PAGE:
ORANGE POLAR BEAR
The Door, Birmingham REP, Tuesday 6th November, 2018
A collaboration between the Rep, Hanyong Theatre and the National Company of Korea, this new piece co-written by Sun-Duck Ko and Evan Placey deals with the isolation teenagers can feel in this modern world. Teenage angst, as well as awkwardness and insecurity, is nothing new, of course, but this play gives a fresh look: teenage angst is global. In this supposedly connected world of instant communication and 24-hour rolling news, people can feel cut off and pessimistic about the state of the world. What the production shows quite clearly is this feeling is universal. Regardless of culture, time zone or language, teenagers (and others) are going through the same thing.
Presented against a white back wall of doors, we visit the worlds of British teen William (Rasaq Kukoyi) and Korean girl Jiyoung (Minju Kim) – the staging has both locations present in tandem. William and Jiyoung narrate their experiences in the third person; he in English, she in Korean. This is an alienation effect, to an extent; we get the idea that they are each alienated from their own experiences, their own emotions. Kukoyi delivers frustration and vulnerability, while Kim is irresistibly appealing and expressive – you hardly need look at the surtitles.
The protagonists are supported by a versatile quartet, playing multiple roles to populate the story. Cheongim Kang is excellent as Jiyoung’s classmate Taehee, pressuring Jiyoung to conform to a K-pop standard of conventional ‘beauty’, which results in an obsession on Jiyoung’s part with getting her fringe to lie flat. Kang is also marvellous as Grandmother, who keeps herself company by having the television on all day. Ah-ron Hong is physically expressive as a schoolboy, an elderly teacher, and most touchingly as Jiyoung’s emotionally distant father. Michael Kodwiw makes a strong impression as William’s friend Arthur, while Tahirah Sharif’s Sarah attracts and frustrates William in equal measure in funny scenes of their budding relationship.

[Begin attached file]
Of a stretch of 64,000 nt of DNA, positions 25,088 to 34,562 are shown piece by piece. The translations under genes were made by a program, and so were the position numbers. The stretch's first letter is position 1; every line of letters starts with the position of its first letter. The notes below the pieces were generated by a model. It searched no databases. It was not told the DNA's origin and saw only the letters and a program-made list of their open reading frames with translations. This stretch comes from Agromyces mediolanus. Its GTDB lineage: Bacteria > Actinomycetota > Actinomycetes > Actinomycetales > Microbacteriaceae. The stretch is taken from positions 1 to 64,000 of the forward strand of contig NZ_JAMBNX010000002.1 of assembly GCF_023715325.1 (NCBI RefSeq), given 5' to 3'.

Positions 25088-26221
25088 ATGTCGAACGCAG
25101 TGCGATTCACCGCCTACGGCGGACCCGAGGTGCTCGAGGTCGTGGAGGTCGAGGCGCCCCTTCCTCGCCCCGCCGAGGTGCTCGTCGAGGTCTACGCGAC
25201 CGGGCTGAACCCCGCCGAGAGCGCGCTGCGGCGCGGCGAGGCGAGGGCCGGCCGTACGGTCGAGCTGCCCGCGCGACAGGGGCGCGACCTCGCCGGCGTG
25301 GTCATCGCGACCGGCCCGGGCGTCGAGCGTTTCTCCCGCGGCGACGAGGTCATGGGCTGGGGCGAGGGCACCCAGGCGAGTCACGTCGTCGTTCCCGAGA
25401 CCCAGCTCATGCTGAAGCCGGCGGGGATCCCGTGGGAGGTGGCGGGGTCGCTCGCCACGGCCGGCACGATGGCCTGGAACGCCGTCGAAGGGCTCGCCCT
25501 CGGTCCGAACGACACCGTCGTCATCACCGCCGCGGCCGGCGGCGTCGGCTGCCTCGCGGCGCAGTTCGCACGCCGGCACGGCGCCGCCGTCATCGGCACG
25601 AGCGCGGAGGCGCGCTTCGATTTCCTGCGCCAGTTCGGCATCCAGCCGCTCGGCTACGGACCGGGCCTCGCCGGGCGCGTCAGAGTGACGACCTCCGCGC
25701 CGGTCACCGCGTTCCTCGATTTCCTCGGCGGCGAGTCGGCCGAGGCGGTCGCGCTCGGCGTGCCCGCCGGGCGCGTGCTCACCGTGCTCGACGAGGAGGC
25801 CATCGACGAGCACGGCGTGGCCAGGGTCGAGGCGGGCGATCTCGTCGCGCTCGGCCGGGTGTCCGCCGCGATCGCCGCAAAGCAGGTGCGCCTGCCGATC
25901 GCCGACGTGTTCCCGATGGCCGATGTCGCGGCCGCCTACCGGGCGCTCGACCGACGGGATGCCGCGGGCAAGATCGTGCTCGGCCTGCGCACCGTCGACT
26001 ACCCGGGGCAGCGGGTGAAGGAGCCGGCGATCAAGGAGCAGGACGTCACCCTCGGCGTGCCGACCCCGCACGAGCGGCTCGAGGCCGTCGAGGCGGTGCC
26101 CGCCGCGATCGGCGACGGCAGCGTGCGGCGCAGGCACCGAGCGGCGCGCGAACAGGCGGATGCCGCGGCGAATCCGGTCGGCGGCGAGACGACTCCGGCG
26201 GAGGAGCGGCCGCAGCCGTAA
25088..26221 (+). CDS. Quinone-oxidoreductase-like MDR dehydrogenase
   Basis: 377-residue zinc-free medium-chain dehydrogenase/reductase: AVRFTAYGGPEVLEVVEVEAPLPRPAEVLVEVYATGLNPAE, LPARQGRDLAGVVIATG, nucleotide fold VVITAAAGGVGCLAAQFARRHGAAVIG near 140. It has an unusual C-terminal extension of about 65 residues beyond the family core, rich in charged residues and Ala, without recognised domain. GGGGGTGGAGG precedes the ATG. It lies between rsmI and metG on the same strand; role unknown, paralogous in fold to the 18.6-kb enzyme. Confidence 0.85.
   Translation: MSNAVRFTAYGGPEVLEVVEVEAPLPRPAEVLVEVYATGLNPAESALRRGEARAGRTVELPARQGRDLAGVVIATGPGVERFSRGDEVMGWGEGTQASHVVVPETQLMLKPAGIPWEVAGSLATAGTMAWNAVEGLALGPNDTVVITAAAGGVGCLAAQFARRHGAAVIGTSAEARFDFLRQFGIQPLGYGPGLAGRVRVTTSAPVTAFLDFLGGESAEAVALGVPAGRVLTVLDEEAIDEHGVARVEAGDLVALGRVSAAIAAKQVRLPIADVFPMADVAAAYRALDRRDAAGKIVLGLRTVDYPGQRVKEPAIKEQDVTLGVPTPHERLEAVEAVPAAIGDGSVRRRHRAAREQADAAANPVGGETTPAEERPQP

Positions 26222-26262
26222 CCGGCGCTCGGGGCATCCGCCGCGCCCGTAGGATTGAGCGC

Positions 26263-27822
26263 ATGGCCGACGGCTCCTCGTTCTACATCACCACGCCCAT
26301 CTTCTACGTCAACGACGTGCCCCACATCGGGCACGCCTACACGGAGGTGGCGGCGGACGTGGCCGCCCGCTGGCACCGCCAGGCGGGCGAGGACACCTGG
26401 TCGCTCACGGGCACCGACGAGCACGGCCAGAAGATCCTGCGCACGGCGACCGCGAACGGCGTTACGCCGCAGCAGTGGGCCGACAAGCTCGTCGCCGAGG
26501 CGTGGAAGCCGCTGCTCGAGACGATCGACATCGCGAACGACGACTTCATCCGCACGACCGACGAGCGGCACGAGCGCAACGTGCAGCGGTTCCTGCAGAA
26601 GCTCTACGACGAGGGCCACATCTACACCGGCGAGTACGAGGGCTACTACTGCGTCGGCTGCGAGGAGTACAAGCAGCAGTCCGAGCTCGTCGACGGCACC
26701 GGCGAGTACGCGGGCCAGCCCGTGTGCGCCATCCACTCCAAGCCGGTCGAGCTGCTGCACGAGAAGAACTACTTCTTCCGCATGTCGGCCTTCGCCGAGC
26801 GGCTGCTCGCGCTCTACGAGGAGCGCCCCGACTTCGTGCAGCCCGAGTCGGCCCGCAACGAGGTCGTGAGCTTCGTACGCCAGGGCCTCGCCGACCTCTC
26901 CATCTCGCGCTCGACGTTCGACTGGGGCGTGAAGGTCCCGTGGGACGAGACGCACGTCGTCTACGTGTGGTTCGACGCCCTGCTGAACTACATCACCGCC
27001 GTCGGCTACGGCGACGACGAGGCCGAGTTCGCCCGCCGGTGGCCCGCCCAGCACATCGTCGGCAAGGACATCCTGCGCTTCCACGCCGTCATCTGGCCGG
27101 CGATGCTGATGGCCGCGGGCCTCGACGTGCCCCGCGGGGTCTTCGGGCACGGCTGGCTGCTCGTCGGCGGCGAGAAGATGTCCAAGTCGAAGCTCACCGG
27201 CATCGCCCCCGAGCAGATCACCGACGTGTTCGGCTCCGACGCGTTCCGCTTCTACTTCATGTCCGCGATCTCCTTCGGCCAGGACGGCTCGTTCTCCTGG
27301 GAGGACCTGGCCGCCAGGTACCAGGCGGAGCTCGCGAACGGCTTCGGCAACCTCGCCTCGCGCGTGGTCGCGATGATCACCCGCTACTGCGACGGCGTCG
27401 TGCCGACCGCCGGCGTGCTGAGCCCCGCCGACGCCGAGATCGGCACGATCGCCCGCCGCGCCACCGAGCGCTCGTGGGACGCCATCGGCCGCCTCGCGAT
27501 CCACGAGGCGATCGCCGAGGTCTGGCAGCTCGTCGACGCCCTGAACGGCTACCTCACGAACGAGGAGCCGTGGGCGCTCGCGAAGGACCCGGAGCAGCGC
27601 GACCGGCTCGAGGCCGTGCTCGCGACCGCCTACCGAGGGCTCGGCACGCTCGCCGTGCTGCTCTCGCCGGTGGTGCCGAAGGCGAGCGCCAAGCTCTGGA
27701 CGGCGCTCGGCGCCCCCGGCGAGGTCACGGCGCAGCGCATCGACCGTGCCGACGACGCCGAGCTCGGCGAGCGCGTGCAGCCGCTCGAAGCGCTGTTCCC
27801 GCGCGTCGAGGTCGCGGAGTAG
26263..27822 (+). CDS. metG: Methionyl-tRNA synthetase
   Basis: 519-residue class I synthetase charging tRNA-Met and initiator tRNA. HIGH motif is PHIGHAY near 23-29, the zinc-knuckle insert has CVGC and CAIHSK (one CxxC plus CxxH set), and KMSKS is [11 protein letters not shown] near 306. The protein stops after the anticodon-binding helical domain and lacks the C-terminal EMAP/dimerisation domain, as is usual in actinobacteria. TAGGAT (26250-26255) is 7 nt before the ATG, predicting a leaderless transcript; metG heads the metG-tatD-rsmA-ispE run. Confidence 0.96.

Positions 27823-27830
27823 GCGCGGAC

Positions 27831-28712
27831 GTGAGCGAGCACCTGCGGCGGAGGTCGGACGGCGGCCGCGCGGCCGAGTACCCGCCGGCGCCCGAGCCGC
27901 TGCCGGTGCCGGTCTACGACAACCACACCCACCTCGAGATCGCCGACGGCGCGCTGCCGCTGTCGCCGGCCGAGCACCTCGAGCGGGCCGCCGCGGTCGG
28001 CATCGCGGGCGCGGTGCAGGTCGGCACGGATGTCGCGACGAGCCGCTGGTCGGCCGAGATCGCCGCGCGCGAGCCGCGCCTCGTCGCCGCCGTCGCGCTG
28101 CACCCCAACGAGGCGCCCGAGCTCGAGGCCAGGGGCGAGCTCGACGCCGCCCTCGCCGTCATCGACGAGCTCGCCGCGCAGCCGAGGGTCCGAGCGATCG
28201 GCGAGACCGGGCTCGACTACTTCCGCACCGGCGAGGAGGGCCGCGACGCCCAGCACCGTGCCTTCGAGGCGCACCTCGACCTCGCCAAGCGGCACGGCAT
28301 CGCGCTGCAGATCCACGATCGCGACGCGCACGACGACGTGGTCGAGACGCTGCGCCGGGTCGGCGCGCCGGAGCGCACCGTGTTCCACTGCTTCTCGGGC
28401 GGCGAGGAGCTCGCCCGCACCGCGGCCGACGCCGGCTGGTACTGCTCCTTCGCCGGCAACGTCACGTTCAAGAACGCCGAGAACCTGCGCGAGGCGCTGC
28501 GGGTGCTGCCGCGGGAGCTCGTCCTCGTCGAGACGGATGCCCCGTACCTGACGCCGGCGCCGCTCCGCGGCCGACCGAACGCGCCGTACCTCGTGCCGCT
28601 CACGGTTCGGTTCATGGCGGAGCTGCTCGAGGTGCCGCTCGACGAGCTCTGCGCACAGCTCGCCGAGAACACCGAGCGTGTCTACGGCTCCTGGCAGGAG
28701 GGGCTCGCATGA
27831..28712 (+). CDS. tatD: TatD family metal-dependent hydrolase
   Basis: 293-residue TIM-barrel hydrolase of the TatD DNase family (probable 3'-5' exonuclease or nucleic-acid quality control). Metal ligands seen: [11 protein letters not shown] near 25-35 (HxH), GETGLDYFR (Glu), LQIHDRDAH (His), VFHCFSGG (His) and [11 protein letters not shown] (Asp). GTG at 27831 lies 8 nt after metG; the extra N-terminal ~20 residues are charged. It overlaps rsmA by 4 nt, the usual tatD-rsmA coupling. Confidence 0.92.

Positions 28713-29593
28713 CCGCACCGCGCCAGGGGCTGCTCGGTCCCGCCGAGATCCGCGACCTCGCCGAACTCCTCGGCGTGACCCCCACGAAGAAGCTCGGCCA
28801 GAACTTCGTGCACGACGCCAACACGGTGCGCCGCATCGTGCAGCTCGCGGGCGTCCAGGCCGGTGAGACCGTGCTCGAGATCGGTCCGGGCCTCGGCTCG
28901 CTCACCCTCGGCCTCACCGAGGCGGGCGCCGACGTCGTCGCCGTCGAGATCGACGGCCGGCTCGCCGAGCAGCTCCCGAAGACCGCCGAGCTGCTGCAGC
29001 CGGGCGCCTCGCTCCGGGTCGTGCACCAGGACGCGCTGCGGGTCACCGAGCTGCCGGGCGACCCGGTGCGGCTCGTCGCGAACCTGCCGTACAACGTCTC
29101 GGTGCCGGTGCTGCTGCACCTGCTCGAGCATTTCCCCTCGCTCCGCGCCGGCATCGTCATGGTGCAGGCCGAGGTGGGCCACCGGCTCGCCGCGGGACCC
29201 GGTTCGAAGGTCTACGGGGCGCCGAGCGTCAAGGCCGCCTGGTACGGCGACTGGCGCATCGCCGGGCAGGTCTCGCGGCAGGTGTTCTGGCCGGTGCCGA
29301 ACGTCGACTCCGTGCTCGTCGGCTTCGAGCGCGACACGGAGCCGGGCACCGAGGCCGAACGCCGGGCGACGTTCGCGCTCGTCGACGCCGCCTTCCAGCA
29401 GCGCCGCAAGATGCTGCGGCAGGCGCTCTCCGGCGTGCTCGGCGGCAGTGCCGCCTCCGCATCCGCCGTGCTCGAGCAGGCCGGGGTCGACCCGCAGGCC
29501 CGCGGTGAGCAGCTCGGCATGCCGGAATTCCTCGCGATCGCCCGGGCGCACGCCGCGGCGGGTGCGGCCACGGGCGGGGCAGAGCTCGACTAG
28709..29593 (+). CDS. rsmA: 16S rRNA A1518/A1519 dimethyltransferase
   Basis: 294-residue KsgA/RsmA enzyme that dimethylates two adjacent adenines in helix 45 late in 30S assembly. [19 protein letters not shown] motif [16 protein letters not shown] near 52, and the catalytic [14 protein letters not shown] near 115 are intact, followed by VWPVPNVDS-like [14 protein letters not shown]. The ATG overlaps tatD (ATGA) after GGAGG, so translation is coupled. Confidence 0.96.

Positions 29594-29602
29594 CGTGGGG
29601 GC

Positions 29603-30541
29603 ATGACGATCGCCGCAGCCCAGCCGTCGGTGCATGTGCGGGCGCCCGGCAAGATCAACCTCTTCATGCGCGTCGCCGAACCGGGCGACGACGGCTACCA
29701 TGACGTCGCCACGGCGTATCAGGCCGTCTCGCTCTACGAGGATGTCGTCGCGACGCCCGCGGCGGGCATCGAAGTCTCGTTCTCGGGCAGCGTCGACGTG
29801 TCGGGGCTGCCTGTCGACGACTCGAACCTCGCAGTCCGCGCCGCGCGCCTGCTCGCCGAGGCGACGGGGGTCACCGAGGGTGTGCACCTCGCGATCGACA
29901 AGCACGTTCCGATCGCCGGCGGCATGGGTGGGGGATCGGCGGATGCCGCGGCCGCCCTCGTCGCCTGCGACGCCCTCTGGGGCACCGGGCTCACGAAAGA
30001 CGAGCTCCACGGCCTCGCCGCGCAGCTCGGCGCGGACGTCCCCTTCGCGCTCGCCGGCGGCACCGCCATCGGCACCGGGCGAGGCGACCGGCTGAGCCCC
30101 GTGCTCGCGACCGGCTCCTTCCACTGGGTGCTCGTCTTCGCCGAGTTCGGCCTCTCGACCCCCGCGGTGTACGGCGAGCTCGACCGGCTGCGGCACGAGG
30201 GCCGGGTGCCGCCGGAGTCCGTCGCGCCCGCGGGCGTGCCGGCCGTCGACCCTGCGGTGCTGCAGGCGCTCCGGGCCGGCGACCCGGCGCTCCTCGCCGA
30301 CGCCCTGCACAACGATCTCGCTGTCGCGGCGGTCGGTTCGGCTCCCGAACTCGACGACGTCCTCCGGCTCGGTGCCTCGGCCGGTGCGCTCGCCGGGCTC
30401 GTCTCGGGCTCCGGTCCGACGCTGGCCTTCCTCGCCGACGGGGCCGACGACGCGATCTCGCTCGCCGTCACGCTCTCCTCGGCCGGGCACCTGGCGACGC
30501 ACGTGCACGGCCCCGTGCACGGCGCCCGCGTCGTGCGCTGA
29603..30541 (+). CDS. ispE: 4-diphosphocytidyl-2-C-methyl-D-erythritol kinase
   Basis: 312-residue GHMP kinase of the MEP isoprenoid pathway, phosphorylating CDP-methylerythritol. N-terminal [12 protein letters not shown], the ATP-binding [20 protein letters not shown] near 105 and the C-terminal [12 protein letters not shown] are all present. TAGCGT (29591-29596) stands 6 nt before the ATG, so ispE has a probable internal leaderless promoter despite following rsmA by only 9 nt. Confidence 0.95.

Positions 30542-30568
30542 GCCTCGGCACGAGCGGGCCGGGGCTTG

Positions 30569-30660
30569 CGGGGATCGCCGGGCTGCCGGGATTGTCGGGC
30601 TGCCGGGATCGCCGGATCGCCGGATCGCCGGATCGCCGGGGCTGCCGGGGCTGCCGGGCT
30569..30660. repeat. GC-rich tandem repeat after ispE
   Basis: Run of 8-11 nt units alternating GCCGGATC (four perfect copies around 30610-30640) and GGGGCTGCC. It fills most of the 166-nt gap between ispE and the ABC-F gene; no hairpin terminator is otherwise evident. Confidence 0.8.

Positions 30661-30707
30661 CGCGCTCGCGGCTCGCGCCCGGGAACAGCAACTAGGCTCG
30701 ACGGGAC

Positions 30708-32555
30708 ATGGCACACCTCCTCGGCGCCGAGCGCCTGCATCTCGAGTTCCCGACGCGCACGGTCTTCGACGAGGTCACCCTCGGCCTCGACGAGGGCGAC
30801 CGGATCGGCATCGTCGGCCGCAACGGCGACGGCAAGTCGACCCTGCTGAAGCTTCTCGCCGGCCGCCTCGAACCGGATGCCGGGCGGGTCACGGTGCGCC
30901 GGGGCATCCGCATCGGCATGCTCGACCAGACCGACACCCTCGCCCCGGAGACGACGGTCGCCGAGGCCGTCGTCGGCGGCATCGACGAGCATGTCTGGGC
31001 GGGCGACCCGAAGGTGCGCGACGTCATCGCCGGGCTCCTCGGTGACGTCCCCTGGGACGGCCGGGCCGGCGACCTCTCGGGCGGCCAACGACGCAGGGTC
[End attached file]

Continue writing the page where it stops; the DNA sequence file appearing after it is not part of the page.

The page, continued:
Clever use of projections gives us scene changes and details, such as William’s dinner in a microwave. Multi-purpose cubes serve as furniture and sometimes podiums on which the characters stand, aloof from the action. The production design reminds me somewhat of The Curious Incident of the Dog in the Nighttime, and this is no bad thing.
A charming, amusing piece that reminds us of the common humanity of people around the world. In this high-tech world that keeps us separated, it takes theatre to provide a connection.